It was the armored man, the hunter who'd caught the griffin.  "He must be making the rounds, checking up on his creatures," Triena thought.

As the man walked from cage to cage, Triena quietly fumbled through her pack feeling for the iron wire and pig fat she would need to cast the spell that would open the cage's lock.  Finally she found the items. 

Moving slowly, silently, Triena rubbed the fat over the lock and touched the wire to it.  Whispering the proper magic words, she coaxed the lock open, but her whispers were not quiet enough.    

"Who's there?  I hear you.  That you, boss, come to check on me?"  The armored man took a step away from the cage and Triena held her breath. She saw that he wore the long sword he had told her about earlier.  She stood perfectly still, staring at the man.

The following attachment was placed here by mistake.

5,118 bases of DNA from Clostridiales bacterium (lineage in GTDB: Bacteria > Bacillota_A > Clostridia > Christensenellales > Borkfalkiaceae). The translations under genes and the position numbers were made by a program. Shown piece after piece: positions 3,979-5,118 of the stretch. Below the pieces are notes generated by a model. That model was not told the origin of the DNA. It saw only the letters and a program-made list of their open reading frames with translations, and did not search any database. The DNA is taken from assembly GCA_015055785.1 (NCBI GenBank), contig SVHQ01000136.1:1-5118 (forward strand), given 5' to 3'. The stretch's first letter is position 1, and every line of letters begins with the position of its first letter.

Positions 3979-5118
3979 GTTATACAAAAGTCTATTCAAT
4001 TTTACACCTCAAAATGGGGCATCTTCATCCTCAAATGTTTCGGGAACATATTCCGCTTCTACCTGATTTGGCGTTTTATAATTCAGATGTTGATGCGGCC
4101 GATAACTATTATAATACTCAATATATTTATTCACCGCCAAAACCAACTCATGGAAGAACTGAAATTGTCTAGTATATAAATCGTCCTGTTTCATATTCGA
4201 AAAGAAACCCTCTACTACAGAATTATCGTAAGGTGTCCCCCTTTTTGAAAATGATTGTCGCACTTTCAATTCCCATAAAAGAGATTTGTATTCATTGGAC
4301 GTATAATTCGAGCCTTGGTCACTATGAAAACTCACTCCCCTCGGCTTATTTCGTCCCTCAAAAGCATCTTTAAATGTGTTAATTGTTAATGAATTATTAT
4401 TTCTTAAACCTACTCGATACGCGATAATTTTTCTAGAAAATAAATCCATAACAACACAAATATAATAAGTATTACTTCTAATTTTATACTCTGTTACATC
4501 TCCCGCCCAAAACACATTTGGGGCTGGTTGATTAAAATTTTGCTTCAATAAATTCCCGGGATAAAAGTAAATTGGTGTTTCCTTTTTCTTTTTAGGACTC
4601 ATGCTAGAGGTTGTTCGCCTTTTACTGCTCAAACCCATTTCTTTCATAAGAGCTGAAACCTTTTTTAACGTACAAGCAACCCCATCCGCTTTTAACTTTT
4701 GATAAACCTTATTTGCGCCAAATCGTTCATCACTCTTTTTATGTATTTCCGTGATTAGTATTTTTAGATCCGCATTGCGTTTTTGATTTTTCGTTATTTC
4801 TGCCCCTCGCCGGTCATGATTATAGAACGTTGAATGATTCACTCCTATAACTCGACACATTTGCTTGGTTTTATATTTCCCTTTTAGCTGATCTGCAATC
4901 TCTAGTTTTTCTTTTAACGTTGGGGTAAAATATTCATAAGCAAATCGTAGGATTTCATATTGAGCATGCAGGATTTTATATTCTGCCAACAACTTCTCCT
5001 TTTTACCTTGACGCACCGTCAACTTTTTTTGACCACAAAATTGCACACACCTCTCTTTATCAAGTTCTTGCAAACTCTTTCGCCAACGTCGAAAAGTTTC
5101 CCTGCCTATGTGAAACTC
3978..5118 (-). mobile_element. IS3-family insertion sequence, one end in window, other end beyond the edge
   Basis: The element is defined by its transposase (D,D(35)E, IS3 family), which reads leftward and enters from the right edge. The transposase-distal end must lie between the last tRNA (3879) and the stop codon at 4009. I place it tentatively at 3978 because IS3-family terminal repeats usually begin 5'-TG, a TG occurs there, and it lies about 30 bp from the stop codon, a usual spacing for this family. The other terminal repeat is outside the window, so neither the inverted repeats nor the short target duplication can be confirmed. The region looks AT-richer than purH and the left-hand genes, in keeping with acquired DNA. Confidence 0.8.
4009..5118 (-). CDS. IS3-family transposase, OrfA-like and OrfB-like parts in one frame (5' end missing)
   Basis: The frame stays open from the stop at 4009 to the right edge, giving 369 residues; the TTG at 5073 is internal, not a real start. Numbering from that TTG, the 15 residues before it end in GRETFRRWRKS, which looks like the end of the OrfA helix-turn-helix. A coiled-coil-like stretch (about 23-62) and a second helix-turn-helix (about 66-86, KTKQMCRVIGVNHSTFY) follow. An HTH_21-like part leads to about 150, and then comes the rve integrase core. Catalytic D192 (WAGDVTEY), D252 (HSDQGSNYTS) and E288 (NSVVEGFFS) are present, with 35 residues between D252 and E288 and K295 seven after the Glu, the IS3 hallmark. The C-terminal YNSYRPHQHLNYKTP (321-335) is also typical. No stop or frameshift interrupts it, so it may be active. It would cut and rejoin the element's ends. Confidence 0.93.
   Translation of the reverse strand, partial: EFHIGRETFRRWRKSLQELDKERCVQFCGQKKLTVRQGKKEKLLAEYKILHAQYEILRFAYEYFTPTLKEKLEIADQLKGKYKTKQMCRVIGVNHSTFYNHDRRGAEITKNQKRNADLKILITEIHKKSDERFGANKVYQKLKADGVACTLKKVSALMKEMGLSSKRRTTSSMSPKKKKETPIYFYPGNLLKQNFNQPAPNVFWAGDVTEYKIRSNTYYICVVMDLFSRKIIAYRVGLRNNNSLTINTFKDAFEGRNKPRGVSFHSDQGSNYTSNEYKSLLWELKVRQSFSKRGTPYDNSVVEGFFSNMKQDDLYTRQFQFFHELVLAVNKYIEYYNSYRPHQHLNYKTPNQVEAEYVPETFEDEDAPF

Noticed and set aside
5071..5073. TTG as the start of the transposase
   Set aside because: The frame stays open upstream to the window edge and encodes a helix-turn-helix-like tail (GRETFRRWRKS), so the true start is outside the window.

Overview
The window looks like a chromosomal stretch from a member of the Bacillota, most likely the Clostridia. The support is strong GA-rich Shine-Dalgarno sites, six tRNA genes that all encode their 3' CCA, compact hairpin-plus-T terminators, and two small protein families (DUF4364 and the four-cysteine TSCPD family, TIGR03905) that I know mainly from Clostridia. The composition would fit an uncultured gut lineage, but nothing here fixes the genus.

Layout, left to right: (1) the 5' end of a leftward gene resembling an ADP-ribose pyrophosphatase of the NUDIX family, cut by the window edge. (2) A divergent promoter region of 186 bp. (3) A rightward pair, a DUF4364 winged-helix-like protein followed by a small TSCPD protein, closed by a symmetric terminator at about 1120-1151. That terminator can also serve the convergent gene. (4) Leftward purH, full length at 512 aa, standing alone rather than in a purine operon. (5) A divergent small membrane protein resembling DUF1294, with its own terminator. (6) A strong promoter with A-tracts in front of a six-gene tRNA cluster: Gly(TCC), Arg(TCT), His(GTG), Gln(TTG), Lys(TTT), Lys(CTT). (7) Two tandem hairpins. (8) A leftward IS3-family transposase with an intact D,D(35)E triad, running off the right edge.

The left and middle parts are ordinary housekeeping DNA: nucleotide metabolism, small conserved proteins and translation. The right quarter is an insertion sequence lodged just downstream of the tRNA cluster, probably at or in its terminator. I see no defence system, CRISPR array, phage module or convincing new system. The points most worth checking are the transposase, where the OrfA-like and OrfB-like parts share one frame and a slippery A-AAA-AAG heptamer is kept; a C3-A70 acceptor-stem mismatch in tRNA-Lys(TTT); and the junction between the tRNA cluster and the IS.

His back was to her.  He took another step away from the wagon, looking for the voice he'd heard. 

Triena's hands shook as she worked the lock off the door's latch.  The fat she'd rubbed on the lock made it slippery to hold and she dropped it just as the latch swung open!

The armored man let out a curse and turned to the sound of the lock falling.  "All right, who's muckin' about there, huh?"  He drew his sword and spat another curse, then said "I don't like this foolin' around, okay?  So come out and the joke'll be over."  He had a dark look on his face.  His eyes were small and hard, frightening to Triena.

Triena looked into those eyes as the man came closer to where she stood.  She was lost in the hardness of the hunter's eyes.   Triena almost did not hear the griffin let out a little purring sound, but when she heard it she looked up into the beautiful green eyes of the griffin.  The sadness was gone from those eyes, replaced with something like...concern?  For Triena?

Then the girl looked down and saw that the spell of invisibility was done, its time expired.  She was fading into view again.  With a gasp she spun around and began to run from the griffin's cage.

That sudden burst of motion was her undoing as the armored man spotted her.